Jump to content

Leaderboard

Popular Content

Showing content with the highest reputation on 04/16/2024 in all areas

  1. This has been a very long two years moving back to France from the USA, where I had lived for over 10 years. This was quite an adventure, as I had a shop to move, a cat, a dog, and a fiancee who had never left the bay area before and spoke no French. This took a while and we lived out of my parents' house while looking for our own. We found an old "landaise" farmhouse built around 1825 which ticked nearly all our boxes, but it needed quite a bit of renovation to make it work, so I had to focus on that for a while. The barn (large doors on the left) was going to be my new shop. The place had been used to house donkeys for years, so there was a lot of shit to clean up, literally. After the initial cleanup, I decided I needed additional access, a door to the inside of the house so I wouldn't need to go into the rain to get to shop, and a backdoor and window to improve ventilation. Once that was done, we got married, yay! Then we poured a reinforced concrete floor ... and then we realized that the roof tiles were porous, so we had to redo the roof, ouch. The thing about those old landaise houses is that the outer walls are made of dirt, literally. Not fired bricks, just dry dirt mixed with hay. Although most of the walls were in really good shape, the barn wall was not, as the previous owners had neglected to do the repairs that would have prevent it from being exposed to the rain. I would have loved to keep all the walls as they originally were but unfortunately we had to rebuild part of one with cinderblocks. With this done, it was time to coat the walls, so they wouldn't slowly crumble with the vibrations of the power hammer. Next, I installed some better lights This side of the roof of the house is oriented due south, and is pretty large. We decide to invest in solar panels, but I was concerned about the old framing taking the weight, so I decided to add 4 pillars for safety. I went with oak so that they wouldn't look out of place. Oh and we redid all the electrical, so I got a LOT of outlets installed. Finally I gave it 3 coats of paint to seal the concrete. At last I started unpacking the rest of the shop, whih had been in storage for all this time. Some of the tools were a bit rusty, but everything cleaned up nice. First heat! A few weeks later, we moved the power hammer in and the rest of the big toys. I'm not gonna lie, there's quite a bit of work left to do in the house itself (I'll spare you the story of all the work that happened there!), so things will still be slow for some time. Still, this realy feels like a milestone! Cheers!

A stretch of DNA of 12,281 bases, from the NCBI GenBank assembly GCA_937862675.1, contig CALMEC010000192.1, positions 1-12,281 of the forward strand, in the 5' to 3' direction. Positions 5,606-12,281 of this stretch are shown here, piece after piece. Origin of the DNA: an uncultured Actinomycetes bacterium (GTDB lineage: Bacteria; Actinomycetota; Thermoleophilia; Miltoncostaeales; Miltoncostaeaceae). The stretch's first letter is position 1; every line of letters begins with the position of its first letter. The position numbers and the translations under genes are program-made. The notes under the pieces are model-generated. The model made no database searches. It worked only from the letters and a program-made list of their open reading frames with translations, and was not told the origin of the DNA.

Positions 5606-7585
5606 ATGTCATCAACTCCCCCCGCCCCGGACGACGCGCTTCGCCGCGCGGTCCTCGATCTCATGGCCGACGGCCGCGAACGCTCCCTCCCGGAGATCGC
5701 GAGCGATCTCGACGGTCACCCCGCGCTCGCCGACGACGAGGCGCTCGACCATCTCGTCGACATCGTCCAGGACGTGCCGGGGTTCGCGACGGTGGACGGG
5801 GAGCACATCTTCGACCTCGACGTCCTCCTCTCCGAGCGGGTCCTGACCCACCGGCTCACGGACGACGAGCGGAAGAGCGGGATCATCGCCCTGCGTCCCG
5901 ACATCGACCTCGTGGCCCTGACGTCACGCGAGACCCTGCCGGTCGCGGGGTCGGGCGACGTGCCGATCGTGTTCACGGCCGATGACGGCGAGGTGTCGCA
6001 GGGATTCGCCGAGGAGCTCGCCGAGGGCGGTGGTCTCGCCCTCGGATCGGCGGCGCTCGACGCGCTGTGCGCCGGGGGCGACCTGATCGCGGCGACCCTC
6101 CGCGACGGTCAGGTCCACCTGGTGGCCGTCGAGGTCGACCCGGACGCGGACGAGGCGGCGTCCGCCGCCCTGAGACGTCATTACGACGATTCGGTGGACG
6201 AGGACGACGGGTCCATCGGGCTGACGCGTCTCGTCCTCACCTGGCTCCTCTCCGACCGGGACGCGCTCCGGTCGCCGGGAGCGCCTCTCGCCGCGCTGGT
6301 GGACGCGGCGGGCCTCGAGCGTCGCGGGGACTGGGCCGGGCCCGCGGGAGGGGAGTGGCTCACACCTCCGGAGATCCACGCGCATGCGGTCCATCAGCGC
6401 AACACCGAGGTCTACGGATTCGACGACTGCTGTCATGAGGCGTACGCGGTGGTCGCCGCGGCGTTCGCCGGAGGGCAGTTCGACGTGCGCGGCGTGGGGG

2 points
  2. I was at the OKCA in Eugene Oregon show this last weekend, and I bought a 20lb ingot of silicon bronze. I was thinking that I could cast it into some bars to make it easier to handle. Another smith suggested that melting and recasting might alter the alloy, but that it could be hammer forged. Any thoughts on how to proceed? I can saw it up, and I could make a cutter to use on the press. Could I cold forge it? Without knowing the alloy, where should I start in temperature to hot forge it? I have avoided getting into casting because I really don't need ANOTHER rabbit hole to fall into. Geoff